The seasons are changing and here in south east Queensland it is noticeable in the shorter days and cooler nights. Last night we had the ceiling fan on I instead of II while we were watching TV. It is as if someone turned the page on the calendar from February to March and Poof! the intensity of the tropical summer was swept away.
I watched a couple of movies over the weekend that I found rather thought-provoking. One was “District 9“, a sci-fi story set not in the USA, for a change, but in Johannesburg, South Africa.
What the aliens were thinking heading down there is anyone’s guess but it probably wasn’t their brightest plan ever. When creatures from outer space enter US air space, they normally do a pretty good job of taking over the world and cause a sizeable amount of destruction before the Marines step in and blow them to smithereens. However, the South Africans do things a little differently, flinging the visitors into a slum in a ‘naughty alien, do as you’re told‘ sort of way right from the start.
I thought the movie was quite brilliant. The casting was spot-on and the acting was utterly convincing. It was refreshing to see South African characters played by locals instead of by Americans, who tend to fail dismally at capturing the South Africanisms no matter how hard they try. There was plenty of action and the unlikely hero of the story is entirely believable (under the extraordinary circumstances!)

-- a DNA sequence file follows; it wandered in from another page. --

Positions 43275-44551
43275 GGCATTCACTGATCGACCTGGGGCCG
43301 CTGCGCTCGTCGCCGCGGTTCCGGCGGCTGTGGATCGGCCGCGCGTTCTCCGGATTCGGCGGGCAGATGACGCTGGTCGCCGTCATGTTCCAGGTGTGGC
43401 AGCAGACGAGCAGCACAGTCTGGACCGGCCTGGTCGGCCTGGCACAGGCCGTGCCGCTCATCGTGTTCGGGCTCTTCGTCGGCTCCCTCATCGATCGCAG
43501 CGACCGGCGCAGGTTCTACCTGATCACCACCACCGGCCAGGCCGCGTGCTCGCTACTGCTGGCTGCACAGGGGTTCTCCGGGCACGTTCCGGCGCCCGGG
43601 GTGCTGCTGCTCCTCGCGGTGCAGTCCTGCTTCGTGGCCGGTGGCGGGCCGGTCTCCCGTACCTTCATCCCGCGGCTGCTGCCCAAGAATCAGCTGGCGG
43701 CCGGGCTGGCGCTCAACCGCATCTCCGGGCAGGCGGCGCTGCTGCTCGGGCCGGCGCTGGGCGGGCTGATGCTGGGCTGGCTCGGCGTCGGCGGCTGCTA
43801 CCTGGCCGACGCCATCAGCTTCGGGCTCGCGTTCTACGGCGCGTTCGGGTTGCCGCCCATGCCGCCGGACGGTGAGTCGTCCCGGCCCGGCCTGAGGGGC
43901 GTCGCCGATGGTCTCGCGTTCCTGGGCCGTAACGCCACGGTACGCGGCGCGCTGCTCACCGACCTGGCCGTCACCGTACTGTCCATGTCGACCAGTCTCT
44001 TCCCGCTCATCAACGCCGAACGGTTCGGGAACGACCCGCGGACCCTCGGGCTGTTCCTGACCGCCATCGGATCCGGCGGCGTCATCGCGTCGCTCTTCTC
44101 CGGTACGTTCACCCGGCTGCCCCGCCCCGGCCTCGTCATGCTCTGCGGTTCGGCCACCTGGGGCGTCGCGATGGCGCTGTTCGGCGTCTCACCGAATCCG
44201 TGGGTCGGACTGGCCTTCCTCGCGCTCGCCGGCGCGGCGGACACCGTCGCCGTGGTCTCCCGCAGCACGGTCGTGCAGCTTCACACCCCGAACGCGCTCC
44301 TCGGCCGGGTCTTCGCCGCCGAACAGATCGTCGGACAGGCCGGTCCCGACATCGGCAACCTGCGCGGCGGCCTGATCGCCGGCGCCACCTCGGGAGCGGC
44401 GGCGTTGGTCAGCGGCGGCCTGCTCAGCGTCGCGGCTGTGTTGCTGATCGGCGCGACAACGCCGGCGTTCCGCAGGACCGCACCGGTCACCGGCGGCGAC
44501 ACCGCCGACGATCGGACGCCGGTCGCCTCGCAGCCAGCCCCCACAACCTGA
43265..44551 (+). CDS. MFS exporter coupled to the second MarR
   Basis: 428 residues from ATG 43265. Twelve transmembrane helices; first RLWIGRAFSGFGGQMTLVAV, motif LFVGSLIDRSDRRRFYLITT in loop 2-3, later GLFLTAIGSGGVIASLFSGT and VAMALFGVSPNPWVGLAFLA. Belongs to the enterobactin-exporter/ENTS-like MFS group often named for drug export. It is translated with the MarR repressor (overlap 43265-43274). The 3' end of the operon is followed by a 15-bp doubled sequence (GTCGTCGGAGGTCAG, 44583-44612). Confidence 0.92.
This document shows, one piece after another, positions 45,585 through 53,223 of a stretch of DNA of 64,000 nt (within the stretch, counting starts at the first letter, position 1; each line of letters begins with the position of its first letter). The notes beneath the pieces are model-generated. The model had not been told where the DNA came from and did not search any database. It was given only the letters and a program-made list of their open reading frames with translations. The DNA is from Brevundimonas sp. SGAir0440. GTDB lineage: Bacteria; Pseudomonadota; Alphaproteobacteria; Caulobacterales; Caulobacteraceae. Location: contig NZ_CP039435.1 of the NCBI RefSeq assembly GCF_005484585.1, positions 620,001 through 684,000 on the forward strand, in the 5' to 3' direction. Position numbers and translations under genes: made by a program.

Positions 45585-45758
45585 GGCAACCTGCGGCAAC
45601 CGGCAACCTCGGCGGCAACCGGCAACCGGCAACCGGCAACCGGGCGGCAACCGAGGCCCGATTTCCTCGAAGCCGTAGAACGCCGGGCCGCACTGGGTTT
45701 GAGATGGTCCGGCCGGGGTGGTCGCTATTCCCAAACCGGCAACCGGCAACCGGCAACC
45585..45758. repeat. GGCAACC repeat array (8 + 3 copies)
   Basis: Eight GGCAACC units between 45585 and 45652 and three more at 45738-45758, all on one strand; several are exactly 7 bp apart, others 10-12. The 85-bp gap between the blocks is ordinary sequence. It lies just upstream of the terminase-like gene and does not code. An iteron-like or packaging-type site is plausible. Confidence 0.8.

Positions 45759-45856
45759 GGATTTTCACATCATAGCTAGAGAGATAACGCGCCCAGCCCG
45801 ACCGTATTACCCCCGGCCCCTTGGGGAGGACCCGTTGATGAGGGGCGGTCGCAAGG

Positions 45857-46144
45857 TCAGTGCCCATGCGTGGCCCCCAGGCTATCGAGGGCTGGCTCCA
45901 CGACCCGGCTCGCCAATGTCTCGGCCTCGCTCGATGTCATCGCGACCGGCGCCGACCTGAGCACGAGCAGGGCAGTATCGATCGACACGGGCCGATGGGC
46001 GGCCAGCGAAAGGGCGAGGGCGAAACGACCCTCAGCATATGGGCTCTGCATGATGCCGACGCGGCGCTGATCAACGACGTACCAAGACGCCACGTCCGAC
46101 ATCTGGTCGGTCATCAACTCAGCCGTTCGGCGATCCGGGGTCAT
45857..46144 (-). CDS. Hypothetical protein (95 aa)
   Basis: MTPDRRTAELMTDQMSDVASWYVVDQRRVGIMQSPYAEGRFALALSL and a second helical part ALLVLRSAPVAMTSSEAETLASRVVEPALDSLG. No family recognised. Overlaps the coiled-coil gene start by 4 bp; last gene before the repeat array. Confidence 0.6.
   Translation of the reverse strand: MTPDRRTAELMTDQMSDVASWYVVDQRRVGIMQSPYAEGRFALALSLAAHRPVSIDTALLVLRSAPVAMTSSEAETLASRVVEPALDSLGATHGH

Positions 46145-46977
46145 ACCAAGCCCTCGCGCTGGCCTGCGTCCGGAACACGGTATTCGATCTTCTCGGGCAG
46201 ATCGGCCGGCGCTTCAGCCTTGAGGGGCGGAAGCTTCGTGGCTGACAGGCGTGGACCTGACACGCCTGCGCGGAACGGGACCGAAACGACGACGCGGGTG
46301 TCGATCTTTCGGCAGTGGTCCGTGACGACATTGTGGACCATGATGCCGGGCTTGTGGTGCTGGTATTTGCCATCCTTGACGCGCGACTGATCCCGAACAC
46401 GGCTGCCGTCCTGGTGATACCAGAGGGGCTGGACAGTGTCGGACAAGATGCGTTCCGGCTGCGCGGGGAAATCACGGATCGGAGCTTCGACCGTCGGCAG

I think what hit me in the gut, though was that despite the aliens looking like giant prawns many of the scenes were a little too familiar for comfort. There’s nothing like a little metaphor in a movie to make people squirm in their seats. As someone who grew up in South Africa in the 1980’s I found the first part of the movie was a disturbing reminder of some turbulent times in my country. I am sure this is no accident.
After watching the extra-terrestrial devastation in the country of my birth for a couple of hours I then went on to watch “Crossing Over“. This is a movie about a handful of immigrants in America, trying to become citizens or at least become legal residents. I found I had a lot of sympathy for these people. It took me 2 1/2 years of paperwork to be allowed to live in Australia, not to mention the emotional journey involved. Sometimes people forget that the term “immigrants” includes not only those fleeing from poverty and violence in war-torn or third-world countries. There are plenty of “normal” and educated people like myself who fall under this umbrella. (I will ignore, for now, the rather flimsy difference between the war-torn third-world countries and South Africa. Perhaps another day…!)
We, too, have uprooted from our homes and families in search of a new life and whether it is the USA, Australia, Canada – anywhere, in fact, we all face the same obstacles in being allowed to live our lives in peace in our adopted countries.
Somewhere deep in my head I sense these two films have something in common. It has been gnawing at the back of my mind.
Perhaps it is that both tell the stories of people (or prawns, as the case may be) far from home and at the mercy of the rulers of their new environment.
It is all too easy to judge someone who is an outsider. The instinct is to view anyone who is not like us as a threat.
But you know… sometimes they really do come in peace.